BAR HARBOR — Drivers navigating the intersection of Mount Desert Street and Eden streets need not be self-conscious when they pass the cameras looming over the new traffic signal. They won’t be having their pictures taken.
The cameras don’t take actual photos or video and will not be used for traffic enforcement, Bar Harbor Police Lt. Dave Kerns said. “It’s just a photo eye that recognizes traffic flow and traffic patterns. It doesn’t, to my knowledge, record anything.”
The sensors serve the same function as wires embedded in the pavement that are common elsewhere, he said, to detect when vehicles approach. “The problem with sensors in the pavement was that if they failed, they had to dig up the road as opposed to just putting a bucket truck up,” Kerns explained.
Since 2009, it has been illegal under Maine law for the state or a town to use a “traffic surveillance camera” to prove or enforce a violation of traffic laws.
Maine Department of Transportation spokesman Ted Talbot confirmed that the cameras are there to smooth traffic flow.
“It’s just sensing when vehicles approach,” he said. “The light will stay green until it sees a car coming the other way.”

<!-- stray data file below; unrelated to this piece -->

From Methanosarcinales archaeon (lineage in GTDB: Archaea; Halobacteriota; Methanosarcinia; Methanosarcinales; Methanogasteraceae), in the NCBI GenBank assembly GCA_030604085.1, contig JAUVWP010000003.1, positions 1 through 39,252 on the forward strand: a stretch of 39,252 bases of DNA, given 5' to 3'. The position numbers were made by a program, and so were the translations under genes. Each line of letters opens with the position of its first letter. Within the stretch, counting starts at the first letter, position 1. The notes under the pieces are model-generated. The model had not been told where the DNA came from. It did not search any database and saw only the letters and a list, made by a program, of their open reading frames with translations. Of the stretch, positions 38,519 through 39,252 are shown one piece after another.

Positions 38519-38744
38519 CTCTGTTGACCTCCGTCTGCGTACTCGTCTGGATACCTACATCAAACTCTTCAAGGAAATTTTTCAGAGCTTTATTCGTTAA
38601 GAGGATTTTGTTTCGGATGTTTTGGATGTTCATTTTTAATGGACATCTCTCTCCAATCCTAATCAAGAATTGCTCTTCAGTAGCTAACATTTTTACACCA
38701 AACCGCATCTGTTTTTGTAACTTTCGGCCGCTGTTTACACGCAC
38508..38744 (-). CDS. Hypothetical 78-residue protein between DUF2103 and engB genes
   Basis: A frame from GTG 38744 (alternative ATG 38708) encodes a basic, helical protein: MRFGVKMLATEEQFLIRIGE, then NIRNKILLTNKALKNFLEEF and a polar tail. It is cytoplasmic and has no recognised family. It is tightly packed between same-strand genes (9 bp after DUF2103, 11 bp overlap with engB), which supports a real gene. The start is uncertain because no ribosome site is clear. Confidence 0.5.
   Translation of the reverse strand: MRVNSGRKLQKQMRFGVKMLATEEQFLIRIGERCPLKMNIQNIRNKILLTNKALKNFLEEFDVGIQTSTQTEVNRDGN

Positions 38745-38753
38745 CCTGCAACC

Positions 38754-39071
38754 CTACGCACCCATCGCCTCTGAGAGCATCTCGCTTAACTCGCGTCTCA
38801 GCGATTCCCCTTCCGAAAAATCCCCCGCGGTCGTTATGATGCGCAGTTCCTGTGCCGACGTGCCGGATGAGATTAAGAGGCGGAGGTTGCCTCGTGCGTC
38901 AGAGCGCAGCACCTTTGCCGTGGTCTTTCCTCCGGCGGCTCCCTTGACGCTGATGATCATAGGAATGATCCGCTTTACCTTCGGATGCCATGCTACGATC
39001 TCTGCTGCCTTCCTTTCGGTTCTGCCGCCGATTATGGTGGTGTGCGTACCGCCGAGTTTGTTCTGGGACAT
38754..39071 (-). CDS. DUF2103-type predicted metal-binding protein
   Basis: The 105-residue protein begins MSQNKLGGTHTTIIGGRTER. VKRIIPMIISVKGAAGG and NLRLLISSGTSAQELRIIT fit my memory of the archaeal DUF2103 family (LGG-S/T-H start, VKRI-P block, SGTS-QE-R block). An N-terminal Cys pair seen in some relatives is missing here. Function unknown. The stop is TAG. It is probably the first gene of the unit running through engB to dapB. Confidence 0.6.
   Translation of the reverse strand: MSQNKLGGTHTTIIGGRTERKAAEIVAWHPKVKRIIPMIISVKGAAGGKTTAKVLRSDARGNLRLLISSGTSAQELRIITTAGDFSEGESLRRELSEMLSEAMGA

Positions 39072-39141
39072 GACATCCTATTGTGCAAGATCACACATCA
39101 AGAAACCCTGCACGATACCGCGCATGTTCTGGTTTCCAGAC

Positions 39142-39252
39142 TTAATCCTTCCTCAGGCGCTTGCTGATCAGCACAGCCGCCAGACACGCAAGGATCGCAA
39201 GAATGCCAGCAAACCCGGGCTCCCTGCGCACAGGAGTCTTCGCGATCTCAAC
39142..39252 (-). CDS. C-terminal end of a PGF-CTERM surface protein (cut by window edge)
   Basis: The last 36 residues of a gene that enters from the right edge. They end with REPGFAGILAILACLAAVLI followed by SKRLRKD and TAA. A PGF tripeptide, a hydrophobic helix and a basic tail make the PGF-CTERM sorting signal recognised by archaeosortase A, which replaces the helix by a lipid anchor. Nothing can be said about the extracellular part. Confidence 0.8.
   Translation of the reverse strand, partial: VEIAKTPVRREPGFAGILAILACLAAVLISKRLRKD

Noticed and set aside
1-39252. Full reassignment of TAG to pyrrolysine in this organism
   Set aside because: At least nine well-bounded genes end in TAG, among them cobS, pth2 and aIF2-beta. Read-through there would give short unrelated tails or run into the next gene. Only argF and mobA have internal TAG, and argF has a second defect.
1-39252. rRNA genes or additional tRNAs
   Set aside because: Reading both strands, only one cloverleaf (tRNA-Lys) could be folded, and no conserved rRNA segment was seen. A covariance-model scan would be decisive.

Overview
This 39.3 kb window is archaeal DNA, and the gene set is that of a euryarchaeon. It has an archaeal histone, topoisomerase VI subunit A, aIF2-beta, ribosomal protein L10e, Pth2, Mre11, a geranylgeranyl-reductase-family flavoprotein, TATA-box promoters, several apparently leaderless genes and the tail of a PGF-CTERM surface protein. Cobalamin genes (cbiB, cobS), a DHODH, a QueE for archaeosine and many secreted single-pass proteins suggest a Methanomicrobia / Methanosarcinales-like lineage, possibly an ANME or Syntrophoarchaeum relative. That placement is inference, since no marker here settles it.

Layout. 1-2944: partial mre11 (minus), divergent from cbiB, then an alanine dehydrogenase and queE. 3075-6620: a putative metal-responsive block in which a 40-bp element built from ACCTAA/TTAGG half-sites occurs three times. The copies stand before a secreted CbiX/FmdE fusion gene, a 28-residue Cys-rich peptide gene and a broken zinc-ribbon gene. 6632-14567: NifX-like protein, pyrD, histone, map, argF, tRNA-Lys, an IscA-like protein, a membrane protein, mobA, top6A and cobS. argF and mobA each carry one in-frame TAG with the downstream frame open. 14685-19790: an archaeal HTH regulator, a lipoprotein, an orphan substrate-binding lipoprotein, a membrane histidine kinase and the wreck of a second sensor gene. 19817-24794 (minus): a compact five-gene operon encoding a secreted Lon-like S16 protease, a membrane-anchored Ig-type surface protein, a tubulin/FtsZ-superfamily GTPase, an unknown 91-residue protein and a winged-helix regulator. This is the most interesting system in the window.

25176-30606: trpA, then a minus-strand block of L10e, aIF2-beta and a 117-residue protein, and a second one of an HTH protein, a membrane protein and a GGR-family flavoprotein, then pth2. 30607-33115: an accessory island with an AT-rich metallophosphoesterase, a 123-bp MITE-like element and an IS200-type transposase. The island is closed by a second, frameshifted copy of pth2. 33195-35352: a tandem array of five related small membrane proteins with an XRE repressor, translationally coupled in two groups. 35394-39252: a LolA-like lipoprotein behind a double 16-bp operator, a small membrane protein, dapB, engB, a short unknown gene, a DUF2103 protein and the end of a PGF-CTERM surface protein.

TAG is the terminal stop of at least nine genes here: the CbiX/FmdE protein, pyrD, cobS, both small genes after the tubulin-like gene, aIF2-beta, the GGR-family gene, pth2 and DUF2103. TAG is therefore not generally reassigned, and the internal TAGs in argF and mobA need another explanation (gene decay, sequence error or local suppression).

At last week’s Town Council meeting, residents were concerned about traffic backing up at the new light. Public Works Director Chip Reeves said that the DOT has studied traffic in the area for several years and determined the traffic signal was needed. The expected increase of traffic on Eagle Lake Road when the Route 3 reconstruction detours are implemented would make it very difficult for vehicles to get off Eden Street without the light, officials explained.
The Town Council approved plans for the traffic signal in September. Under the town’s agreement with DOT, the state owns the equipment and the town is responsible for maintaining it.
Upgrades to the intersection also include six pedestrian crossing beacons.